I think probably my favourite thing about television, or fiction in general really, is that for the most part there is a very high emphasis on closure and they always manage to figure out what went wrong. Someone sets out to pursue a dream, they get there eventually. Someone is murdered, they figure out who did it. Someone is mysteriously ill, the doctors figure out why.
Real life doesn’t really work that way too often.
At the height of my failing health last year I couldn’t bring myself to see a doctor. I should have. But if you understand a smidge about depression and anxiety you can understand that sometimes the executive functioning needed to do such a thing is just not there. You’ll laugh, but when I’m feeling better I’ll be able to go and see the doctor… I’m not even kidding.
Anyway, at the height of my bad health last year I could almost not handle being spoken to. The sound of people’s voices would startle me. I was basically walking around getting frights all day. I couldn’t handle the sound of the dog. I couldn’t handle bright lights. I couldn’t handle being touched without warning.
It may have been a little worse than I let on at the time. Because it kind of felt pathetic to be getting a fright every time my kid threw his arms around me and told me that he loved me. So I swallowed it down. And I did that over and over until I crumbled.
I did spend a lot of time trying to figure it out though. And eventually I came across something that suggested that this heightened state of anxiety, these extreme (for me) sensory processing struggles, might be the result of a potassium and magnesium deficiency at a cellular level.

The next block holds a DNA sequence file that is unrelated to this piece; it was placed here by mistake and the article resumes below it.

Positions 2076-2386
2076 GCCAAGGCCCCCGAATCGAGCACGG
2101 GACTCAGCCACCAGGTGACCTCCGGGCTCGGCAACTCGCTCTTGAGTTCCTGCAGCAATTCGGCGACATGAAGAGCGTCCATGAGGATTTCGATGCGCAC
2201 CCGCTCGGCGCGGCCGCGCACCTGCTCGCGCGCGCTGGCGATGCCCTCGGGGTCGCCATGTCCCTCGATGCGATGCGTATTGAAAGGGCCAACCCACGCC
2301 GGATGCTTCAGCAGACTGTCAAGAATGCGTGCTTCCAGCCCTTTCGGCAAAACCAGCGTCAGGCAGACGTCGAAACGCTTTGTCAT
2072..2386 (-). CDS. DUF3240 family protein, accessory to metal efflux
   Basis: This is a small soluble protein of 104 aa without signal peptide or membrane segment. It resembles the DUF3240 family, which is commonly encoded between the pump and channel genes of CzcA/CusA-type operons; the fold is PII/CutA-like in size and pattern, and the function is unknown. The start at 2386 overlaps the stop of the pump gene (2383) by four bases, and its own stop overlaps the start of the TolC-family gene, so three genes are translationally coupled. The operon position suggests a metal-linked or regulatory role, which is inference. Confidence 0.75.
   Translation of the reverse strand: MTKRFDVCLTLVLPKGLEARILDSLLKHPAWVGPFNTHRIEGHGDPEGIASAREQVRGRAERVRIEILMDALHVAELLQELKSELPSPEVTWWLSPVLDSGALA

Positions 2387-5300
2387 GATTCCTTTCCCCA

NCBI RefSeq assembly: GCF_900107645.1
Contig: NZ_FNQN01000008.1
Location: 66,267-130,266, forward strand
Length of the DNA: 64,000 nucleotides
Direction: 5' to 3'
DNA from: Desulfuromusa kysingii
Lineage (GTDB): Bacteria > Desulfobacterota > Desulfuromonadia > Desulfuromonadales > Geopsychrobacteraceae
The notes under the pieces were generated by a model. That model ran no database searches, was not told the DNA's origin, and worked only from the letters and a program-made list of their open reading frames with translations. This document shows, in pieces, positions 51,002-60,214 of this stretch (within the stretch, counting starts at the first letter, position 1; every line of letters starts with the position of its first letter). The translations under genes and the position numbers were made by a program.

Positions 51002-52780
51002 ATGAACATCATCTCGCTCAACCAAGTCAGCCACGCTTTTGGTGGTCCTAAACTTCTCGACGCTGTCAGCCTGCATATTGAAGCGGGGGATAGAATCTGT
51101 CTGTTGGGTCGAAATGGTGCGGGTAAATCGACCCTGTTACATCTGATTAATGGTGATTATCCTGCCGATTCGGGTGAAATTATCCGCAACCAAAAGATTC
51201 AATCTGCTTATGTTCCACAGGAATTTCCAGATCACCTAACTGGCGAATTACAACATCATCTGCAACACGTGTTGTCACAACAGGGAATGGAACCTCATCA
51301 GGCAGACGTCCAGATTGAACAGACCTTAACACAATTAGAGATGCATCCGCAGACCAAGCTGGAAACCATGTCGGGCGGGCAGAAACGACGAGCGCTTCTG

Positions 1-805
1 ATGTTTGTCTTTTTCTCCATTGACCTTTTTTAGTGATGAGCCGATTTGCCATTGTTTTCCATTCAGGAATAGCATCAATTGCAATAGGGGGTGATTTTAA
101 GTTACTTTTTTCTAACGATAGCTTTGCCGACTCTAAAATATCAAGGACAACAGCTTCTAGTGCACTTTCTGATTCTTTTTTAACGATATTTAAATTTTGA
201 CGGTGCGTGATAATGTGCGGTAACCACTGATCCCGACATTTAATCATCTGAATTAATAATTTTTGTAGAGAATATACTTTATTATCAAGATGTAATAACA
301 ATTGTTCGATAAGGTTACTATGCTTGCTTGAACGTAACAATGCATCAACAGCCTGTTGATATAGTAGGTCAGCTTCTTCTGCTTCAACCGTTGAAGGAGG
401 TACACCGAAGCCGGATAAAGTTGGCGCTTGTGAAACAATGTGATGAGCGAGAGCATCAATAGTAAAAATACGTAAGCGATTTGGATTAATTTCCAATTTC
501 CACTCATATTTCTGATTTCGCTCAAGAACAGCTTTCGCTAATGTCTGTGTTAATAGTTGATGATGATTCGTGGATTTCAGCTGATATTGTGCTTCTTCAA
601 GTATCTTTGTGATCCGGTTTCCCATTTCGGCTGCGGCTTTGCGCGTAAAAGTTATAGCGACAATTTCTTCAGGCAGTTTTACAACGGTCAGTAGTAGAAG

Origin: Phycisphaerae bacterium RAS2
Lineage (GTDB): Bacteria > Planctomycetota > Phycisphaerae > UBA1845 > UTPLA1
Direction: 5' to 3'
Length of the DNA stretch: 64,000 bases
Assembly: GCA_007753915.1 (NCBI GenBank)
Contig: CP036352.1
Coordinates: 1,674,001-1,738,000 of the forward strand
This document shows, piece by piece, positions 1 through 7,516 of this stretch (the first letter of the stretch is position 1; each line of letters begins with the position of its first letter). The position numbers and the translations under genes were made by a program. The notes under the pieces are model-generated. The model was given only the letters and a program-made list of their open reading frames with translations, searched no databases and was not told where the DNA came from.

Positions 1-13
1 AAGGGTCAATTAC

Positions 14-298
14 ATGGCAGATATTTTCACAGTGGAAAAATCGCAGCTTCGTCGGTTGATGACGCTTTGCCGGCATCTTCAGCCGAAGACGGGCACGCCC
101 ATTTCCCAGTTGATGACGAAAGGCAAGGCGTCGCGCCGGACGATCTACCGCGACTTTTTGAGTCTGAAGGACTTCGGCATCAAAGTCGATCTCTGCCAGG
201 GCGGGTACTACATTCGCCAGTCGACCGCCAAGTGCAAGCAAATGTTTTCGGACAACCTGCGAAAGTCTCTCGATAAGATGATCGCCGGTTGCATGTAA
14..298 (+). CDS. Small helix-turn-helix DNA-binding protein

Well, that made sense to me. I’ve lived a Herbalife life long enough to know that feeding your cells properly is pretty much everything. So, I got myself some potassium/calcium/magnesium supplements, and then I got some Cell Activator (a Herbalife product) because that stuff just makes the other stuff you’re taking work better (if you’ll excuse my gross paraphrasing) and it was a matter of days before I started feeling better. Who would have thought that a little bottle of pink pills bought from Clicks would make such a difference?
I digress though. The point of this post was to tell you what happened. Because I did finally figure it out recently. And perhaps there is a lesson to be learned here.
Last year Ty and I went to Turkey. It was kind of a 35th birthday present to myself. When we finally got off the plane in Istanbul my ankles were a swollen disaster. They were so bad. Because the thing is: In my real life I almost never sit on chairs. I’m always here on my bed, writing with my legs lying flat. So, poor legs were like “what the hell is happening to me!” and hello water retention. This would have been ok, except for the fact that our entire trip in Turkey was spent riding from town to town on a bus. The water retention was SO bad. And painful. And then one of my fellow passengers rescued me. She offered to share her water tablets with me.
Of course I thought nothing of it. It was relief that I needed so badly and I took the tablets from her with gratitude. And I continued to take those tablets for about ten days. All the while not paying any particular care to my hydration levels, because I have such a fear of needing to pee and not having a bathroom at my disposal. Yes, when I “roadtrip” I barely drink a thing. Even when I’m trying, I struggle.
Well, I recently discovered that water tablets are known to deplete your potassium levels. And I am convinced that I was a prime candidate for something like that to happen to. Not the healthiest or most active person to begin with, but also in a heightened state of anxiety that I was very much “holding off” at the time, it’s no wonder my body so readily gave up.
And I had no idea. This little mineral was was all I needed to get my foothold back.
But I know now. And if my damn ankles swell enough for me to have to grab some water tablets on our next trip, I will definitely double up on my supplements. Because I’m buggered if I’m going through that again.